Braemar Golf Course Holes #13 - #18
Updated: May 15, 2019
Hole #13 - "Top of the World" - Par 3: 204 - 189 - 178 - 151 - 144 - 133
"Vertical Elevation's Effect on Distance"
Demanding on walkers, yes, but the view is too good to pass up. Rarely does such elevation change (more than eighty feet downhill) present itself on a site that isn’t found in the mountains. Yet as such a dramatic view of the Twin Cities as this hole affords, the green still presents a challenge in the form of a series of high points scattered randomly from back to front and side to side. Three sand bunkers frame both sides of the green. A short tee shot must be followed up with a recovery shot played over a mound/ridge complex onto the putting surface.
“The original Braemar layout had a par-three in this same spot that played downhill to a similar green location. It was a favorite memory of the locals and if I was ever to use this land myself, the only solution was to be a tee on the hillside playing down to a green. Given all the restrictions, there was no other option to utilize the hill and I certainly wasn’t going to just cut the hill down.
Of course, when opportunity presents itself to utilize such a special landform, with such elevation change, it is almost my duty to take full advantage of it, right? That means a tough walk further up the hill in making this par three even more memorable. I was a bit torn with the plight of the walking golfer, but again, rarely does one get the chance work with 83 feet of elevation change on a par-three unless one is in the mountains. Besides, on busy days management will limit the use of the top tee for pace of play.
The views of surrounding holes four, five, six tees, fourteen, and fifteen are worth the trip as is the distant Minnesota landscape. From a design standpoint, the three-club difference from back tee to green tempers the long climb. The putting surface is broken into five separate pin placements set almost in a pinwheel fashion around the center point, some of which are separated by ridges and others by swales.”
Hole #14 - "Dune" - Par 4: 448 - 421 - 394 - 340 - 327 - 295
The uphill fairway for number fourteen is bisected by a natural ridge along the left side. This dogleg-left par four begs the golfer to cut the corner of that ridge, challenging a trio of bunkers cut into the ridge face. The farther one cuts the corner, the more penal each bunker in the ridge becomes. But the reward not only is a shorter approach, but a visible shot as well, with a clearer path to the putting surface the more you bite off. Another reason to take the shorter route is that the putting green is much more receptive to an approach from that side. The only drawbacks playing to that side are a large hollow waiting to swallow up any short approaches and a swift fall-off back-right.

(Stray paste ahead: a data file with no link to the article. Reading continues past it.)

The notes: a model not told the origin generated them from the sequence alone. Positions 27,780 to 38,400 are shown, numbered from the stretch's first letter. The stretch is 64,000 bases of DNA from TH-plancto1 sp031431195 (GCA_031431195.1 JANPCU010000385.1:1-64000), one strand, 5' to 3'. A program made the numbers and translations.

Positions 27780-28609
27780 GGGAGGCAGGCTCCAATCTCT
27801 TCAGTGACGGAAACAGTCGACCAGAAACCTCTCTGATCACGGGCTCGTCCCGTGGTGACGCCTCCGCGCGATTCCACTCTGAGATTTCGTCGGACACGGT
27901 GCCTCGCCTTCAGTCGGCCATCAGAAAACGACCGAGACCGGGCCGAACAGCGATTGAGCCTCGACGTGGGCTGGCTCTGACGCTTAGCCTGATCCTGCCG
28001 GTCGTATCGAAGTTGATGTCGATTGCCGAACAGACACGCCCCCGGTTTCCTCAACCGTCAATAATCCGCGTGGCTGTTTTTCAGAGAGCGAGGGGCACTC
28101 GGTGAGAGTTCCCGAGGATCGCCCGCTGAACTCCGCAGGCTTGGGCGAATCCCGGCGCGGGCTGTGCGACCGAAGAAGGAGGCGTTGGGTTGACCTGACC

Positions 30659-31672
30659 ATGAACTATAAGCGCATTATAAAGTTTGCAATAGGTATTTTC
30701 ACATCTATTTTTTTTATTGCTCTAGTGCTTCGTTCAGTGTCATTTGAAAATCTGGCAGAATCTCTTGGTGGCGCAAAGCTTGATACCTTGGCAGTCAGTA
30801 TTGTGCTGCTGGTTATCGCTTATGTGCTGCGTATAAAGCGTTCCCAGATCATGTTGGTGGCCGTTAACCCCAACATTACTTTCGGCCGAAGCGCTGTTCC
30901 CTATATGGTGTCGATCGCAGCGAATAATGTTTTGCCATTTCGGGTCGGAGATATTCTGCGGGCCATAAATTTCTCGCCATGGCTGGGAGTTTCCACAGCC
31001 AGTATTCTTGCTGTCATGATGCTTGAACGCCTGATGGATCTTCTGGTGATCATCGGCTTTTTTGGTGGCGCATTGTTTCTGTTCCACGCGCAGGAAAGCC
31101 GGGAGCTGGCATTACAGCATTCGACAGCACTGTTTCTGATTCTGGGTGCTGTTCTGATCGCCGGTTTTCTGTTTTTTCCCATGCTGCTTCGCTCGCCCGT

The farther right (and conservative) one plays, the more blind the green becomes. To further challenge the safe play, a bunker encroaches upon the right side of the green more and more the farther right one plays off the tee. The higher right side of the putting surface will deflect any approach from the right side of the fairway.
“To me, if ever there was a landform screaming for a trio of sand bunkers cut into it, the natural ridge that cuts across the fourteenth fairway is it. The ability to create a dogleg left, uphill, with the riskiest route also being the most rewarding, fell into place perfectly as part of the new Braemar routing. A grouping of mature oaks to the left of the bunkers creates a great photographic composition as well.
A heady tee shot of almost 295 yards off the back tee or 257 yards from the regular tees cuts the corner the most. This tee shot will find a natural flat area to approach the green from without any interference from the sand bunker guarding the front right side of the green. What makes this hole really special to me is this natural flat above the ridge which doubles as an alternative landing area. So there are actually two natural landforms acting in concert with each other to create a great strategic golf hole. That’s hard to beat.
If one can’t challenge the upper fairway, a completely different strategy must be undertaken to ensure visibility of the putting surface from the lower landing area. Whereas the left side is the choice for the gambler, the conservative must make sure one plays far enough to the right to see the green. Any tee shot short of the fairway bunkers left will lead to a blind approach, but with a way to run their shot onto the green. Full visibility is provided along the right side of the fairway but the trade-off is a longer approach and the need to work around that greenside bunker.”
Hole #15 - "Laich" - Par 4: 421 - 396 - 373 - 362 - 318 - 272
This straight par four begins high on a perch with choices to be made as the golfer encounters a pair of fairway bunkers hugging the left side of the centerline of the hole. With more landing area available to the right, the natural inclination is to play to that side. The drawback is the approach shot from that side which will need to negotiate a bunker guarding the front right side of the putting surface.